Educational Researchers (Who Think Spatially) Are My Heroes

Using GIS to analyze educational research or educational policy data while not new, isn’t neccessarily the most common application of GIS in higher education. A few years ago, Dr. William Tate was president of AERA and among his many presidential activities, led AERA members to consider the power of spatial analysis (example paper) more broadly when studying educational or social science research data. As a case in point, consider the story of his work related to place and student performance.  In fact, Dr. Tate’s work with Washington University colleague Dr. Mark Hogrebe, stands out in my mind as an exemplary use of GIS to analyze educational data. Dr. Hogrebe’s work has also produced countless papers, including  work on science attainment as well as the St. Louis Regional Database Project (mapper).

Researchers that understand the spatial perspective have a keen advantage over their colleagues, but more importantly are better able to make sense of the phenomena they are studying. Whether you need to simply map out your research data or use spatial statistics inside of ArcGIS for Desktop or ArcGIS Online, the added understanding of geographical analysis of educational data will certainly complement and extend a traditional statistical or qualitative analysis.

In the 2008 book, Spatial Theories of Education Policy and Geography Matters, where Dr.’s Gulson and Symes and a cadre of educational researchers lay out some common cases for using GIS and spatial analysis to better understand trends across global education. The stories explore:

  1. Knowing One’s Place: Educational Theory, Policy, and the Spatial Turn
  2. The Spatial Politics of Educational Privatization: Re-reading the US Homeschooling Movement
  3. Mobilizing Space Discourses: Politics and Educational Policy Change
  4. Space, Equity and Rural Education: A ‘Trialectical’ Account
  5. GIS and School Choice: The Use of Spatial Research Tools in Studying Educational Policy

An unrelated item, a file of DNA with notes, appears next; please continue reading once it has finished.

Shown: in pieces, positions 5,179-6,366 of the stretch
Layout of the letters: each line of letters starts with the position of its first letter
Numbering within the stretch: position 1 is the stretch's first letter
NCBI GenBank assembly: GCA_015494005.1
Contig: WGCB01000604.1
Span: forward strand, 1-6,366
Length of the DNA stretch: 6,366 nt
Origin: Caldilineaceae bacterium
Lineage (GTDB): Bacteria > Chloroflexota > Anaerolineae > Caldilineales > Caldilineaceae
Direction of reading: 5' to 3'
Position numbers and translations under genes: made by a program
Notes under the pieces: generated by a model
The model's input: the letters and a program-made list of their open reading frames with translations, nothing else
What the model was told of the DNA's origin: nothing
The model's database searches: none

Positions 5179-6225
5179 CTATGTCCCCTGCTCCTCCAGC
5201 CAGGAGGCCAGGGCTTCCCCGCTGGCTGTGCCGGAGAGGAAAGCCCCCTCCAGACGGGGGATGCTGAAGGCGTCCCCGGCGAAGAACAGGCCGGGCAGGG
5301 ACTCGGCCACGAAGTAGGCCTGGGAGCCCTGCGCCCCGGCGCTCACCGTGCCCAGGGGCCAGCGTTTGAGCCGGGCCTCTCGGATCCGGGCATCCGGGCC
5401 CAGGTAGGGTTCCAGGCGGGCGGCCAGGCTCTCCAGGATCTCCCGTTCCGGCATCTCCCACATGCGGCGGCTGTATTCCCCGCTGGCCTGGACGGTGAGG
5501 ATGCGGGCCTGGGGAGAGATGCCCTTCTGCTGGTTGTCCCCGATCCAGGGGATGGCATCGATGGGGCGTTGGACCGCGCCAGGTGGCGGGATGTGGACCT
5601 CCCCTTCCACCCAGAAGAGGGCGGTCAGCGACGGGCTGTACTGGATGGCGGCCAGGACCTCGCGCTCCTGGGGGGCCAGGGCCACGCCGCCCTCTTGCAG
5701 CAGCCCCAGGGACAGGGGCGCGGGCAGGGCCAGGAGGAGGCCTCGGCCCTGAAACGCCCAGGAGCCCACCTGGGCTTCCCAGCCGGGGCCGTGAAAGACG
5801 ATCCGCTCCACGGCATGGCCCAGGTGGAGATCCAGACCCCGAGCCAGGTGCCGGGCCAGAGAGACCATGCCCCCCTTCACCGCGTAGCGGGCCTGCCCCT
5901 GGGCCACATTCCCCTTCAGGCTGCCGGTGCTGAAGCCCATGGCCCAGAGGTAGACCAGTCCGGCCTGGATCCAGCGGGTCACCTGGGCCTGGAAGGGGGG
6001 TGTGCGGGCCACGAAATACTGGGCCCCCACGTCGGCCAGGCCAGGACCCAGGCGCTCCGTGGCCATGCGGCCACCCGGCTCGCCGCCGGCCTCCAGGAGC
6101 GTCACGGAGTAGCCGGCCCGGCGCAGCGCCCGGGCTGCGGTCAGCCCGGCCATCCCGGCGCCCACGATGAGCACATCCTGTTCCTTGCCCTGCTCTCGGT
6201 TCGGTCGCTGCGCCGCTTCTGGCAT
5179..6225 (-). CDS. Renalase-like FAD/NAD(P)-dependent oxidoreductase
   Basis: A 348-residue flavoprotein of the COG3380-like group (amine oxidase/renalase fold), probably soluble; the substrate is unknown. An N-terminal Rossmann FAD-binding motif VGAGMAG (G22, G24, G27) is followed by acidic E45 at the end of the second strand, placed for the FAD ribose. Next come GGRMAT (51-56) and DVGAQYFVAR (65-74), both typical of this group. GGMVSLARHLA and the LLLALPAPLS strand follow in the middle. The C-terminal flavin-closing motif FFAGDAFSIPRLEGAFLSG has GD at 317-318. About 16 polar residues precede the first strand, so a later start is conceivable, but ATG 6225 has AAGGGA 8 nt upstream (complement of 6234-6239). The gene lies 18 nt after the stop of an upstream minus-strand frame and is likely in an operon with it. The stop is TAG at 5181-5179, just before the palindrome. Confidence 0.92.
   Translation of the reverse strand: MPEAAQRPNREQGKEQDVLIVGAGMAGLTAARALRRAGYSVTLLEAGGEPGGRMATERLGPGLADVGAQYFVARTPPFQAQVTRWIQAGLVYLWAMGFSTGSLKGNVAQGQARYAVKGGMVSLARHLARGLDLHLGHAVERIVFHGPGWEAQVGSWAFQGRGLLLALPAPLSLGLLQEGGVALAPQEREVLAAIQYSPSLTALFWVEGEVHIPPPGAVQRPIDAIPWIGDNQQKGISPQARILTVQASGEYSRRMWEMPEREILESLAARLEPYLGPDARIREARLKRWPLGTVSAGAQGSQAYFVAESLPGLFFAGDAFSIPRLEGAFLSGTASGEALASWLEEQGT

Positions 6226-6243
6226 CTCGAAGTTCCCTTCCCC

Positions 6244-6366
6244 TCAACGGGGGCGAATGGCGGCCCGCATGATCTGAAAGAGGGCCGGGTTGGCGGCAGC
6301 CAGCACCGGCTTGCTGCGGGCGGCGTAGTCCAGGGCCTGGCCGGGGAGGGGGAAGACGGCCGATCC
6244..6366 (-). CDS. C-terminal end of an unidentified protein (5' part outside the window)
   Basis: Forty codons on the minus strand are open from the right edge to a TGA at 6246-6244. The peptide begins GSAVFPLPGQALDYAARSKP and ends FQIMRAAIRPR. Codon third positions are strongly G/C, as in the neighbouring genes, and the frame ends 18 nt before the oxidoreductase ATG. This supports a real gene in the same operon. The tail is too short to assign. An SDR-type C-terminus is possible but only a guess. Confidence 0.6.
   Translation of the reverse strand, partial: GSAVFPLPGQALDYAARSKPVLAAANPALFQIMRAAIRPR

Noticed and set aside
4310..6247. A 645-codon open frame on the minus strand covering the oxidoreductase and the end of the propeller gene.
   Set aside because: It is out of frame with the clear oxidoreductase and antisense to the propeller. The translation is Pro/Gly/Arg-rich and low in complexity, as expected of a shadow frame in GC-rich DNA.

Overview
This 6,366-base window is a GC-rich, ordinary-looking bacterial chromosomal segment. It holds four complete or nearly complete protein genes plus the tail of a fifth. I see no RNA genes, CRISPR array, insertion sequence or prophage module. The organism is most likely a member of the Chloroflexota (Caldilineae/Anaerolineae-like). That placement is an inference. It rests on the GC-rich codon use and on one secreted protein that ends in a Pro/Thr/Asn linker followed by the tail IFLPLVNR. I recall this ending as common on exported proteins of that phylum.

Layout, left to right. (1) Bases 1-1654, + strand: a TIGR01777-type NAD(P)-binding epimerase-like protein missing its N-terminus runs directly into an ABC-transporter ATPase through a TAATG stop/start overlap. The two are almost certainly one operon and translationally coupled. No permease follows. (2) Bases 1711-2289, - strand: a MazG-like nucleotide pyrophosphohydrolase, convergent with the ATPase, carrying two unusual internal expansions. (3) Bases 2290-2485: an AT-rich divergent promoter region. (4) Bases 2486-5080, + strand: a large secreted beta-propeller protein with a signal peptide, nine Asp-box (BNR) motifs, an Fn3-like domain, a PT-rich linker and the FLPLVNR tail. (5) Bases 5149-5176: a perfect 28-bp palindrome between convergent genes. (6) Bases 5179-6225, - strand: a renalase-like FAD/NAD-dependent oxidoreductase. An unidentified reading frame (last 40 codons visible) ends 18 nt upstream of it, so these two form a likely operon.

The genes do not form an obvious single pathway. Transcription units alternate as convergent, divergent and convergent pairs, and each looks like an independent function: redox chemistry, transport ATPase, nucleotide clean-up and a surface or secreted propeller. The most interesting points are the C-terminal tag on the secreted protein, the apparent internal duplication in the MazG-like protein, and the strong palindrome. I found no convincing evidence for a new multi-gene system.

6. Disability, Education and Space: Some Critical Reflections Felicity Armstrong
  7. Working the In/visible Geographies of School Exclusion
  8.  Warehousing Young People in Urban Canadian Schools: Gender, Peer Rivalry and Spatial Containment
  9. Education and the Spatialization of Urban Inequality: A Case Study of Chicago’s Renaissance 2010
  10. On the Right Track: Railways and Schools in Late Nineteenth Century of Sydney
  11. Student Mobility and the Spatial Production of Cosmopolitan Identities
  12. Public-Private Partnerships, Digital Firms and the Production of a Neoliberal Education Space at the European Scale
  13. Deparochializing the Study of Education: Globalization and the Research Imagination
  14. Trade Unions, Strategic Pedagogy and New Spaces of Engagement: Counter knowledge, Economy Insights from Columbia

The role of space and place across education should be evident, but these stories begin the exploration of educational research questions and their analysis.

Over the coming year, look for regular blog posts that reflect on GIS in educational research, from case studies and features to GIS tools, tutorials, and techniques particularly relevant to the educational researcher and social scientist.  Even if you (only) map your data to provide a more compelling context for you study, I believe you’ll see that more often than expected, where does matter to better understanding!

This post is a part of the 2014 blog series on Educational Research and Geospatial Technologies.

Tom Baker

About Tom Baker

Tom Baker is an Esri Education Manager, specializing in STEM (science, technology, engineering, and math) education, teacher education, and educational research. He regularly publishes and presents on geospatial technologies across education.
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